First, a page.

Alina Wang | Vision Times
Chinese authorities in the south central province of Hunan have moved to formally arrest human rights lawyer Xie Yang under charges of “subversion.”
Xie, 44, was first reported missing on Jan. 11 by his wife Chen Guiqiu. According to an inside source, close friends of the lawyer believe he was first detained by state security in Changsha, the capital city of Hunan Province.
On Jan. 13, his wife Chen Guiqiu told the Chinese edition of The Epoch Times that she found out about Xie’s arrest by State Security staff on the 11th. “The last time I talked to Xie Yang was on the morning of the 10th, Beijing time. I would normally call him and pray for him in the mornings. On the 11th, the phone couldn’t get through.”
She tried reaching him again on Jan. 13, but the call went straight to voicemail. Chen believed state security had confiscated his phone.
According to a notice sent by the Changsha police department to Xie’s family, it was revealed that the human rights attorney was formally arrested on Feb. 17 under suspicions of “incitement to subvert state power,” Radio Free Asia reported.
The notice added that Xie is currently being held at the Changsha No. 1 Detention Center and is awaiting trial.
Multiple attempts on his life
In August 2020, the Justice Department of Hunan Province announced that Xie would have his license to practice law revoked after “multiple occasions of disrupting court order” – referencing his work defending marginalized groups in China. The department also added that he had posted multiple comments on social media that were “defamatory and endangered national security.”
Xie was first arrested in the central city of Hongjiang on July 11, 2015, on the third day of what human rights activists in China described as an unprecedented assault on civil rights attorneys in the country. During this time, Xie was repeatedly tortured and interrogated by authorities and told he would be beaten to the point of “being a cripple” due to his work defending marginalized and disenfranchised groups in China.
The event, known as the “709 Crackdown,” saw the arrests of more than 300 lawyers and human rights activists who were detained, interrogated and imprisoned by the Chinese Communist Party (CCP) in July 2015.
After standing trial in late 2017, Xie revealed that he pled guilty to “charges of subversion” and “disruption of public order” in exchange for an early release. However, before being released, he was told his freedom was contingent upon him retracting statements saying he had been tortured while in detention.
Xie first landed on the Chinese regime’s radar after defending a number of politically sensitive cases. One of his clients included a group of people involved in the New Citizens Movement – a civil rights movement that started a decade ago to encourage China’s transition into a civil, democratic society.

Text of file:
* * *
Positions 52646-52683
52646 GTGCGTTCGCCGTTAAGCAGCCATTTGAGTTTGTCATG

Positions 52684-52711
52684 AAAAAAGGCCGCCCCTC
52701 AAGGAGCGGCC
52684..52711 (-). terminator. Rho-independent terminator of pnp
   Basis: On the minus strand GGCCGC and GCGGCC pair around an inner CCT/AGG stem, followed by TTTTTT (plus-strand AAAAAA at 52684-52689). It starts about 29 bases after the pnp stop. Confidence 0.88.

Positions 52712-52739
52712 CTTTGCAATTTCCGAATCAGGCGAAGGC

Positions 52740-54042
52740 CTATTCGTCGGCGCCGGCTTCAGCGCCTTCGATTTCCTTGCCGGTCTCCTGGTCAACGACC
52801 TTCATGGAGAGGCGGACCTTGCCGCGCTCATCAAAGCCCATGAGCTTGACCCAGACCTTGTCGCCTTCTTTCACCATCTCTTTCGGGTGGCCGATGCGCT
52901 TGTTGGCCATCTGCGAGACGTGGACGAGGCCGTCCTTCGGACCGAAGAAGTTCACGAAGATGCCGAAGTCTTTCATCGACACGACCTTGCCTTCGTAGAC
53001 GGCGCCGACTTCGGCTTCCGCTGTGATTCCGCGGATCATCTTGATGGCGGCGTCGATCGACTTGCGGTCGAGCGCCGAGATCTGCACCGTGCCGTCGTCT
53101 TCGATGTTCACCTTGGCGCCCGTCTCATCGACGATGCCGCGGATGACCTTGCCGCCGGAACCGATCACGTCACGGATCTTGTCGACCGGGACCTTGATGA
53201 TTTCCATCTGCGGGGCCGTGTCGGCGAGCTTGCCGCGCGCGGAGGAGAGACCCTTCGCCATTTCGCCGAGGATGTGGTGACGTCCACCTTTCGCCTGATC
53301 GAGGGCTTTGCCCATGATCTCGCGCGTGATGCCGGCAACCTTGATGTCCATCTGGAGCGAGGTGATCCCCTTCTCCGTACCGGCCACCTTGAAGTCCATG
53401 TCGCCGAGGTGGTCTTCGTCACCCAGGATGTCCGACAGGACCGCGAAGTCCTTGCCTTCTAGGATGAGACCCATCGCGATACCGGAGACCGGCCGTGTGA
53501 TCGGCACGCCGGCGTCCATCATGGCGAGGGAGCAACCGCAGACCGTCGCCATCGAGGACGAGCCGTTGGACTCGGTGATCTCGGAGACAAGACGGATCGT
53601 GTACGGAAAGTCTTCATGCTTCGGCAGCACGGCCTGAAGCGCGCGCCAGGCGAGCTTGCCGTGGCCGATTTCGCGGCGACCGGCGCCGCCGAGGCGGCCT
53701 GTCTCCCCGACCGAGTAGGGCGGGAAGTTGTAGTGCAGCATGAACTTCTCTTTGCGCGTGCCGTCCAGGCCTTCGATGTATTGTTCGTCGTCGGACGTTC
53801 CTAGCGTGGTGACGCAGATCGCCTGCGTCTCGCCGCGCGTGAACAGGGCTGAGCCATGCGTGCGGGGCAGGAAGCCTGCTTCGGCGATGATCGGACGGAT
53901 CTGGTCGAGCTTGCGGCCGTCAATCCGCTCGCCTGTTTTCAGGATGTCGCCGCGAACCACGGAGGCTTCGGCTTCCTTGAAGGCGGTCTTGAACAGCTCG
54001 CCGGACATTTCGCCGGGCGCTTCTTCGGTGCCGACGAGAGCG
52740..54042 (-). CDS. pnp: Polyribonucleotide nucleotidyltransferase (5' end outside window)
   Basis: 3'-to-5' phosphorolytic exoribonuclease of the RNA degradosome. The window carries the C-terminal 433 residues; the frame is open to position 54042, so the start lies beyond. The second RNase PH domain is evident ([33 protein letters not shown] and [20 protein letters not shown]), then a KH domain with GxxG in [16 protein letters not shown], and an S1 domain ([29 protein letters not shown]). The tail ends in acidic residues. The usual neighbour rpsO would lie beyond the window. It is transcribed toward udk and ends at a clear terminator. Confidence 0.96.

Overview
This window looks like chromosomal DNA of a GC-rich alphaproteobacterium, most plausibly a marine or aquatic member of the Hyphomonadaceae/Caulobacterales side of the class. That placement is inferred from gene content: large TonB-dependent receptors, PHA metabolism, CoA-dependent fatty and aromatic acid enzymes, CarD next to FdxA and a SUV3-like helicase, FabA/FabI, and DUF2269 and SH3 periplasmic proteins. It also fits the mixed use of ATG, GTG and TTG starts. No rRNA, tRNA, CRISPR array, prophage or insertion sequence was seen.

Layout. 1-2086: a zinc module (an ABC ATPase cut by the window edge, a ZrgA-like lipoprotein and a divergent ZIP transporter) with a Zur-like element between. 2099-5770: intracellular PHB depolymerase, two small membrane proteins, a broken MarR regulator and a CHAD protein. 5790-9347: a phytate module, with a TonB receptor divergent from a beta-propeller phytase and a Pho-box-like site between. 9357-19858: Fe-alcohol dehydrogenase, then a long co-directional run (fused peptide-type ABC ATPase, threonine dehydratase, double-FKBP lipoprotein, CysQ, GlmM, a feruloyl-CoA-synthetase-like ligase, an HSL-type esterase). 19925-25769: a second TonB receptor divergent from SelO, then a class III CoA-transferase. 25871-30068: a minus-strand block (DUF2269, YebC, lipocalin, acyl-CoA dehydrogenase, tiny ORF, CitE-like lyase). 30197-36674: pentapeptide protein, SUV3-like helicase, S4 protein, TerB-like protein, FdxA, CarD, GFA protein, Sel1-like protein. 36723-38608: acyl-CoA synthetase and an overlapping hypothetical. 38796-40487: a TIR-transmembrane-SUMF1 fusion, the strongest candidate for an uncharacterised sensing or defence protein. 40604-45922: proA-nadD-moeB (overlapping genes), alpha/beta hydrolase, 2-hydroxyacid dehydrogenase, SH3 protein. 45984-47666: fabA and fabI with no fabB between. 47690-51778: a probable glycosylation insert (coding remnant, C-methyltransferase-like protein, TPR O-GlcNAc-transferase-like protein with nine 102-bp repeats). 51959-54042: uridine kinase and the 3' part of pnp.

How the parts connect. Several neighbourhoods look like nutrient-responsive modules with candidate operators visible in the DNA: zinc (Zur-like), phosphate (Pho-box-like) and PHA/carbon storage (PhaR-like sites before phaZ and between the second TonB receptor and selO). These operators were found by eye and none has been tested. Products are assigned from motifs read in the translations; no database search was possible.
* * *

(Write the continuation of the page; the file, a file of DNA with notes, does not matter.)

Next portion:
After his disbarment, Xie said he tried multiple times to overturn the government’s decision but was unsuccessful. “There is very little chance of success but I have to exercise my right of defense,” Xie said in 2017.
Holding the CCP accountable
Despite the repeated arrests and attempts on his life, Xie never stopped advocating for oppressed voices in China. His work also included defending Falun Gong practitioners, land grab victims and survivors of HIV.
Falun Gong, also known as Falun Dafa, is a Chinese traditional spiritual discipline practiced by tens of millions of people in China and around the world since its introduction to the public in 1992.
In July 1999, the CCP launched a massive campaign to eradicate the popular faith, incarcerating millions of people over the following decades. Thousands of Falun Gong practitioners have since died from torture and abuse, with the number still on the rise. Many Falun Gong followers have also been subject to relentless harassment, arrests and arbitrary imprisonment.
In December of last year, Xie offered assistance to Li Tiantian, a 27-year-old pregnant elementary teacher who was forcefully committed to a mental institution after criticizing government authorities in the firing of university lecturer Song Gengyi on Dec. 17, 2021.
Sources in China believe Xie’s arrest may have been connected to Li’s case after he traveled to rural Hunan Province in hopes of helping the young school teacher. The source also added that his arrest was done quietly because there wasn’t enough evidence to officially charge him with at the time.
The CCP has a long track record of arresting, imprisoning and torturing human rights lawyers and activists in the country, as well as imposing arbitrary restrictions on freedom of movement – including both domestic and international travel bans.